The Enduring Legacy Of Ethel Waters The First African American To Star In Their Own Television Program

Pioneering Entertainer And Civil Rights Icon

Ethel Waters was a true trailblazer and pioneer in the entertainment industry. She broke racial barriers and paved the way for future generations of Black performers.

In 1939, Waters made history as the first African American to star in her own television show, “The Ethel Waters Show” on NBC. This groundbreaking variety special aired on June 14, 1939, a remarkable achievement during an era of deeply entrenched racial segregation and discrimination.

“I never was a child. I never was cuddled, liked, or understood by my family.” – Ethel Waters

Overcoming Tremendous Adversity

Waters’ path to stardom was marked by tremendous adversity and hardship. Born in 1896 in Chester, Pennsylvania, she was the result of her teenage mother’s rape.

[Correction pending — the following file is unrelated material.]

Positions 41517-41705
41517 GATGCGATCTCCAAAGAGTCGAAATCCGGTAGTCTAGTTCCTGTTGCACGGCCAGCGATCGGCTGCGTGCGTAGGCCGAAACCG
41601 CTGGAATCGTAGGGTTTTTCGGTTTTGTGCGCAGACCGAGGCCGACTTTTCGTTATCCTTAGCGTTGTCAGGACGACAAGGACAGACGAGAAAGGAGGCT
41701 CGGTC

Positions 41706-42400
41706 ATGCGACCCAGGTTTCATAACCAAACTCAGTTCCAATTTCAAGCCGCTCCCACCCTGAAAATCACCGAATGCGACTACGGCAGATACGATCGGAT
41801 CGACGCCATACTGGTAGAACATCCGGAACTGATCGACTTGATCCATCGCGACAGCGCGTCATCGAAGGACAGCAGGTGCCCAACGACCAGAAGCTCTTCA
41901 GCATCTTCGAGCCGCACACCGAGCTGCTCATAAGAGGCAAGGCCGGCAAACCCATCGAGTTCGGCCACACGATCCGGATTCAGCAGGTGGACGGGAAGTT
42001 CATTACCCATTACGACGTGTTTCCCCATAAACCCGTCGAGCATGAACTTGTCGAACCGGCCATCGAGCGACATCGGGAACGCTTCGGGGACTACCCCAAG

Raised in abject poverty by her grandmother, Waters began working as a maid at age 13 after an abusive marriage ended.

However, her raw talent and determination propelled her to success on the vaudeville circuit and as a blues singer in the 1920s Harlem Renaissance.

Groundbreaking Performer And Acclaimed Actress

Beyond her pioneering television role, Waters was a groundbreaking performer in film, theater, and music. She became the second African American nominated for an Academy Award for her role in the 1949 film “Pinky.”

Waters was also the first Black woman nominated for a Primetime Emmy for her performance in a 1962 episode of “Route 66.” Her iconic songs like “Stormy Weather,” “Am I Blue?,” and “His Eye Is on the Sparrow” cemented her legacy as a legendary vocalist.

Inspiring Strength And Resilience

Despite facing pervasive racism and discrimination throughout her career, Waters remained resilient and inspiring.

Her 1951 autobiography, “His Eye Is on the Sparrow,” chronicled her remarkable journey from poverty to stardom. Waters’ life and achievements continue to inspire generations, symbolizing the strength and perseverance of the African American spirit.